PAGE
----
"Connie" from Roger's party turns out to be hotel magnate Conrad Hilton, who offers Don his business. Connie’s lawyers stipulate that Don sign an employment contract with Sterling Cooper, but Don refuses. Roger goes behind Don’s back and asks for Betty's support. Don eventually signs, but insists on no further contact with Roger.
Betty solicits Henry's help to block a local development project. He helps her stall the development, then later kisses her. Betty starts writing him letters and hosts a Rockefeller fundraiser for him, but Henry does not attend. "You had to come to me," he explains the next day. "You're married." They kiss, but Betty rejects as "tawdry" the idea of carrying things further.
Sal too is forced to rebuff a romantic advance – from Lucky Strike executive Lee Garner, Jr. Working late one night, Lee wraps his arms around Sal, and upon being denied demands that Sal be sacked. Don complies, explaining that Lucky Strike could shut off Sterling Cooper’s lights.
One morning, Don gives Sally’s teacher Suzanne a ride home. He begins an affair with her, using Connie's frequent requests for late-night conferences as a cover. Betty uncovers a bigger deception, however, when she finally unlocks Don’s desk drawer and finds the dog tags of Richard Whitman and the real Don Draper, the deed to Anna Draper's house, and the divorce decree dissolving Anna’s marriage to Don.
Betty leaves town with the kids. Don and Suzanne plan a quick trip, but it gets canceled when Betty returns early to confront Don about his secret life. Shaken, he reveals his impoverished past and the consequences of his identity swap, among them his half-brother Adam's suicide. "Would you love you?" Betty asks. "I was surprised that you ever loved me," he says.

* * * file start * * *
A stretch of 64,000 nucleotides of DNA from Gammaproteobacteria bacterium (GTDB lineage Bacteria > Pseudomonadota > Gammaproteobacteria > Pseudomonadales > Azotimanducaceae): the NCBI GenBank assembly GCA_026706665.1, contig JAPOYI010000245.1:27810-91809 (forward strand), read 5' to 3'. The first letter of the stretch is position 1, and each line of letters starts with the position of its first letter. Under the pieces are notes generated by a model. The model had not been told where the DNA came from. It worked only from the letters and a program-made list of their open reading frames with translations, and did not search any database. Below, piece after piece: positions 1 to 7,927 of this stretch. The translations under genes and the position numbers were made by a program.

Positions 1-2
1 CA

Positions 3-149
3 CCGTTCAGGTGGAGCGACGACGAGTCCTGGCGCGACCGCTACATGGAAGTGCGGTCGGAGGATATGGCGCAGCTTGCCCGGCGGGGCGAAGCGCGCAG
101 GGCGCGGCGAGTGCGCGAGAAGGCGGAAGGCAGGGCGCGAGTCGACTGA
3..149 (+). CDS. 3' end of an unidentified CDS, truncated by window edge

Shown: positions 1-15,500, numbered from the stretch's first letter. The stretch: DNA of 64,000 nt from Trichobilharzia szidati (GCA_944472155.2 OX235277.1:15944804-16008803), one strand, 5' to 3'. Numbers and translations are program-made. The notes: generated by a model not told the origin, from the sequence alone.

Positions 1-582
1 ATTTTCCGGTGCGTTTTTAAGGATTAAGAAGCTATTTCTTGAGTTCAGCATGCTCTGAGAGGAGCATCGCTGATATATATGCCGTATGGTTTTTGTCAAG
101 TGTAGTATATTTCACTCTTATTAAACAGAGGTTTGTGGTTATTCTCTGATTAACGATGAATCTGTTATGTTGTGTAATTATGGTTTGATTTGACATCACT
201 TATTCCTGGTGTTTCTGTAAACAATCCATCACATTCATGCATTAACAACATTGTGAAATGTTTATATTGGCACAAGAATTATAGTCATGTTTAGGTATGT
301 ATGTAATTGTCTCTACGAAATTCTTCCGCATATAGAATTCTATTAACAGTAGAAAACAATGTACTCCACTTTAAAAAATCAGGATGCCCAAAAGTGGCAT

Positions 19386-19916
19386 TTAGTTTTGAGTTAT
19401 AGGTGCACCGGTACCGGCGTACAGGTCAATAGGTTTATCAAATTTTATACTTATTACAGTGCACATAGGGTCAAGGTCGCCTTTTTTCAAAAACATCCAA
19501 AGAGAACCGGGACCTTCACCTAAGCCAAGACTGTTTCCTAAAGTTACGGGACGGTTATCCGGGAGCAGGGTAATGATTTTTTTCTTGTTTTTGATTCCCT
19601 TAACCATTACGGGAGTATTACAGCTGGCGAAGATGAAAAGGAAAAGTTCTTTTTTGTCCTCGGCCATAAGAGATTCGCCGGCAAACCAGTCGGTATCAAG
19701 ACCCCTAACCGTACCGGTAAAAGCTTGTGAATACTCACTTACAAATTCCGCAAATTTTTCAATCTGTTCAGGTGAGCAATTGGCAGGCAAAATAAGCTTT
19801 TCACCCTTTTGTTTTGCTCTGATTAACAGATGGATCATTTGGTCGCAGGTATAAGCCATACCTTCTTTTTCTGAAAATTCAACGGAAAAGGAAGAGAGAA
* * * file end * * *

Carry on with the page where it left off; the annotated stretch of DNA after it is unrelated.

By November 1963, Pete has lost the competition with Ken, who is appointed sole head of accounts. The same afternoon, President Kennedy is shot in Dallas. (Duck conceals the news from Peggy until after they make love.) Despite the assassination, the wedding of Roger’s daughter Margaret takes place. Henry arrives late, and he and Betty eye each other furtively. The two meet the following day, where Henry tells Betty, "I want to marry you."
Connie meanwhile tips off Don that McCann Erickson is purchasing PPL. Don wants to buy back Sterling Cooper, but when this proves unfeasible he, Roger, and Cooper persuade Lane to sever their contracts. They and Lane form a new agency with Lucky Strike as the chief account. Pete and Harry sign on, as does an initially reluctant Peggy. Joan, who handles logistics for a weekend raid of client paperwork and layouts, also joins the new Sterling Cooper Draper Pryce.
Betty tells Don that she wants a divorce. Don threatens to ruin her and take the children, but later relents. "I hope you get what you always wanted," he says. While Betty and Henry jet off to Reno for the divorce, Don moves into a Greenwich Village apartment.